Q. I spray dormant oil on my peach tree in the winter and use malathion when the fruit is ripening but this year the tree is exuding some type of sap from holes along the trunk. Do you know what it is and what should I do to control it, if it is a problem?
A. Unfortunately, I believe the symptom you are describing is caused by bacterial canker. The disease is notorious for attacking stone fruit if it is stressed by drought or any other reason.
There is no cure for the disease. You must let it run its course and hope the tree survives another 4 or 5 years. The tree usually dies branch by branch. Cut out the dead wood as long as it is possible.
Q. Last year you convinced me to plant porter weed for a nectar source for butterflies and hummingbirds. We loved it but the plants froze this winter and my nursery says it is impossible to find a wholesale source this year because of the popularity! Will it be available later in the summer?
A. I suspect that it will be like last year when the less desirable varieties such as coral and medical porter weed will be available soon, but the dwarf red and purple will only be available later in the summer.
Q. We have a pair of robins building a nest in our neighborhood. Is that unusual?
A. It is unusual, but we have been receiving such reports for 3 or 4 years now. The usual result is that the nest is abandoned when the weather gets hot in May. The robins can find worms and other food sources if the weather is moist and mild, but it is difficult for them when the weather heats up. Keep us informed!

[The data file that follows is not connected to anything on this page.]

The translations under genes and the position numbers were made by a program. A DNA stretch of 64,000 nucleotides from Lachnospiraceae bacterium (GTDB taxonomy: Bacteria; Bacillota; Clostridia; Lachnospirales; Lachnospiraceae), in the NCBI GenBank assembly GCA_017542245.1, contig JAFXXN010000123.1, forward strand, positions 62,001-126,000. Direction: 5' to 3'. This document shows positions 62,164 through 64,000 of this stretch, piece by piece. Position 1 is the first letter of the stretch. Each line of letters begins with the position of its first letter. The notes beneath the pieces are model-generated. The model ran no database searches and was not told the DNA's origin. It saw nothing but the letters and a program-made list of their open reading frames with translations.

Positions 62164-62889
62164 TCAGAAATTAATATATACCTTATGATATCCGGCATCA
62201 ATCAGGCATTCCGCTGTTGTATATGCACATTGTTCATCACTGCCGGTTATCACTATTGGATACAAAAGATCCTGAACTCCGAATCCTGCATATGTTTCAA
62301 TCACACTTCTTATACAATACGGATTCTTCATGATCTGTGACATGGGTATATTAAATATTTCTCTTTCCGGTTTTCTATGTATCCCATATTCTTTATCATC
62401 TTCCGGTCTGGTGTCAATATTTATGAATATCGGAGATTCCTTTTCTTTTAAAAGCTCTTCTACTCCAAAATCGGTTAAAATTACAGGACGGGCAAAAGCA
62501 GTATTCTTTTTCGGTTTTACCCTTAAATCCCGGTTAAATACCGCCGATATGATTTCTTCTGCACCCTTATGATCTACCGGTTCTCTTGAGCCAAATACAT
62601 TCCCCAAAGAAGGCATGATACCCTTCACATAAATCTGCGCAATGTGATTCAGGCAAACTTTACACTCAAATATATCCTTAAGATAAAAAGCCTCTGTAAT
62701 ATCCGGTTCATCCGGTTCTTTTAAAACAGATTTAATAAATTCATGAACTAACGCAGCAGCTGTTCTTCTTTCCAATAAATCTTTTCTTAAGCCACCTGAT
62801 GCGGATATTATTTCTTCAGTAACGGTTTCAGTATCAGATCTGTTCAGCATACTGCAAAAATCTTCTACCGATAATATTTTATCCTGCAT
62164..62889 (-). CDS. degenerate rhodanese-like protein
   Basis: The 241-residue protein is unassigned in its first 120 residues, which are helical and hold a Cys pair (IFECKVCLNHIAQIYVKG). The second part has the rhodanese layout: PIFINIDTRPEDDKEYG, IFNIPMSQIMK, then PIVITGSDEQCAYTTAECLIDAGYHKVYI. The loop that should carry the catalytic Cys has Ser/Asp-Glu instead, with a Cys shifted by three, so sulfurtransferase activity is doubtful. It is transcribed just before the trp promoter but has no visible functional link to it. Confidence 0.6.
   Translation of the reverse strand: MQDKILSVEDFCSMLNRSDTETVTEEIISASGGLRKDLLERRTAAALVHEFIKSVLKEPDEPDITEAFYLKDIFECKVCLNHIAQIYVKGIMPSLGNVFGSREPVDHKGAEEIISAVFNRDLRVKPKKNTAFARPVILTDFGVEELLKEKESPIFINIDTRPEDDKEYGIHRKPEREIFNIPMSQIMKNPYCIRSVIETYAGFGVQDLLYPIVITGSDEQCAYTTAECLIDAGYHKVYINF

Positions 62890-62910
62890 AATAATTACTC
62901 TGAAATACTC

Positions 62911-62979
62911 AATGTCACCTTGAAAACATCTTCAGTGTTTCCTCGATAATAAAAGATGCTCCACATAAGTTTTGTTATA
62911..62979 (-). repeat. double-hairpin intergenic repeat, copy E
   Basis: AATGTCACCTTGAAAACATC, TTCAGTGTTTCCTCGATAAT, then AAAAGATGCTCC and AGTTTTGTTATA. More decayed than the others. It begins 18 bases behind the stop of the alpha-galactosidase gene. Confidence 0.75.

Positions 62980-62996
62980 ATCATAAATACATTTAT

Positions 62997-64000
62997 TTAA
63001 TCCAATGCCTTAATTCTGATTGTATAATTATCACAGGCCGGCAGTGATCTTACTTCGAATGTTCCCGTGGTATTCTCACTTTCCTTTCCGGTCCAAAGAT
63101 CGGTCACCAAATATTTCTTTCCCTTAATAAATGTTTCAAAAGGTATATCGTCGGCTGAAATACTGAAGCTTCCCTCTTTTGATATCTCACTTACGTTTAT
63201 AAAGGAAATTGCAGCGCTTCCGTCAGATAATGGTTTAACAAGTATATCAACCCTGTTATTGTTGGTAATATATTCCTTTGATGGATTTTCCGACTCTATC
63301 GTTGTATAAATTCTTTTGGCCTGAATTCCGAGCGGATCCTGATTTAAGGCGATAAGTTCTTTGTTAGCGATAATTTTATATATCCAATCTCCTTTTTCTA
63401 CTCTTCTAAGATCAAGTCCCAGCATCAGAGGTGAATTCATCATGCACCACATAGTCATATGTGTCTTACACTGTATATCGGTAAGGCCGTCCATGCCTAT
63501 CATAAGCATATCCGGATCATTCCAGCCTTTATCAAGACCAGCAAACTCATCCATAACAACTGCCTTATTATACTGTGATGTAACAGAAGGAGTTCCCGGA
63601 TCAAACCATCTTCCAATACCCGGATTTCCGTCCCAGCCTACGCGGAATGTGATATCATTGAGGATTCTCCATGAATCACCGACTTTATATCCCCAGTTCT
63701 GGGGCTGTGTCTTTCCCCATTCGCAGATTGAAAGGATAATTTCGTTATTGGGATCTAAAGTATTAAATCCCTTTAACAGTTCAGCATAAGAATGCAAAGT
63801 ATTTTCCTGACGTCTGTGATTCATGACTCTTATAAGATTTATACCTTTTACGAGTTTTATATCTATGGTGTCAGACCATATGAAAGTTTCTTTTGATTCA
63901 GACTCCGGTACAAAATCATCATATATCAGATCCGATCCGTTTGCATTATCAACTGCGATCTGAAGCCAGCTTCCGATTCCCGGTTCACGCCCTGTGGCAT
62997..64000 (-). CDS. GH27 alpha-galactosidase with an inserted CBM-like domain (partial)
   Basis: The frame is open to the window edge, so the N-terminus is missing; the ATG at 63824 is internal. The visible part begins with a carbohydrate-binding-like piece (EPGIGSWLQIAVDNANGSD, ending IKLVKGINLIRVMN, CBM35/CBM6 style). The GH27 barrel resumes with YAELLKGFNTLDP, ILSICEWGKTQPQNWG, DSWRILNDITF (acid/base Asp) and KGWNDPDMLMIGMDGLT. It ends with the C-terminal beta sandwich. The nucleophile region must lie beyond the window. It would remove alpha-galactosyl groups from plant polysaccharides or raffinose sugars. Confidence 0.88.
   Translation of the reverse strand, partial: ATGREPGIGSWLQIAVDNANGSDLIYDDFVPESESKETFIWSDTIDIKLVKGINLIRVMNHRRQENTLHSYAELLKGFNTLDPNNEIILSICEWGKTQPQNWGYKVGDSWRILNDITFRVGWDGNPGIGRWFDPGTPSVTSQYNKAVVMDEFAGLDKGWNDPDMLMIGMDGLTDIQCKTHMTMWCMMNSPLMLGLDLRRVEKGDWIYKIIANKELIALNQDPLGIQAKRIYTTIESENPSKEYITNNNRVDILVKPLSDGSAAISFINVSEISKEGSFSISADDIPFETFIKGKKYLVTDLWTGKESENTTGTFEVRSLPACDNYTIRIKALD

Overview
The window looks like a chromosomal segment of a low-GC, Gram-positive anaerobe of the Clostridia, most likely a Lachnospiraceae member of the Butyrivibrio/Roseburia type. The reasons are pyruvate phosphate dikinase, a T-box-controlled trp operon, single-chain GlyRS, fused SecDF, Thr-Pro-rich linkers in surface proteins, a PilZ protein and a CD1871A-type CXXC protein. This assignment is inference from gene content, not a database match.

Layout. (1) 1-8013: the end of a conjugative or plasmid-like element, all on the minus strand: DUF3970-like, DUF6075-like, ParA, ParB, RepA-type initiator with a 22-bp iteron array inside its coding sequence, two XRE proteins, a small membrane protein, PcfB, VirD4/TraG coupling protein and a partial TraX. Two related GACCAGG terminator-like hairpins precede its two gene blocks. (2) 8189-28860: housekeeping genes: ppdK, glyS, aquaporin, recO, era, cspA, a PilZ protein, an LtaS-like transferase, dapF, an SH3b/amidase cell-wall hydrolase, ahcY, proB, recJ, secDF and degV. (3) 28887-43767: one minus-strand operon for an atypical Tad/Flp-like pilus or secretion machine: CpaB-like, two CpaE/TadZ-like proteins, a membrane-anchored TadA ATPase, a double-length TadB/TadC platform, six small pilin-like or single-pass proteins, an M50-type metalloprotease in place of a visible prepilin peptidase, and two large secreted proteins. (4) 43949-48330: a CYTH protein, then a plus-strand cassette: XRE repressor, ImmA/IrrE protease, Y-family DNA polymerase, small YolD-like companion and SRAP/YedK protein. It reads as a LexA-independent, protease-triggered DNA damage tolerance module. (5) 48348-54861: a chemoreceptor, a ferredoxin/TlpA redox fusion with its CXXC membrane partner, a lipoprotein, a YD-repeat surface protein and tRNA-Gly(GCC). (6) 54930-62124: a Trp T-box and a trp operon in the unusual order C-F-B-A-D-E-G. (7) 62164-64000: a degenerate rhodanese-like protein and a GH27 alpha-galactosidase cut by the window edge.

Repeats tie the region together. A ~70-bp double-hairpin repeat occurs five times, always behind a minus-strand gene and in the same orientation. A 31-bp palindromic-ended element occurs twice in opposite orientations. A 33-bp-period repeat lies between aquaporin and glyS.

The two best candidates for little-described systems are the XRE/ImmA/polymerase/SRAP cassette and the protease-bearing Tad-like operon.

Q. Is it too late to plant tatuma as a replacement for summer squash? One of the members of our garden club offered me some seed. He and I are having trouble with the squash vine borer on our summer squash. He ordered some tatuma seed on the internet because you said it tastes the same as summer squash and is resistant to the borers.
A. Yes, go ahead and plant the tatuma squash. The plants are very productive and resist the squash vine borer. Harvest the fruit when it is softball size.
Q. We have leaf-footed bugs on our tomatoes. I know that Sevin has been pulled off the market, but our nurseryman says we can still purchase and use product that is on the shelves of area nurseries? Is that true?
A. Yes, that is my understanding. Leaf-footed bugs and other stinkbugs are difficult to control. In my experience carbaryl (Sevin) and malathion are the insecticides that work the best. Use one of the 2 products on tomatoes, peaches, blackberries and other fruit infested with the pests. Follow label instructions.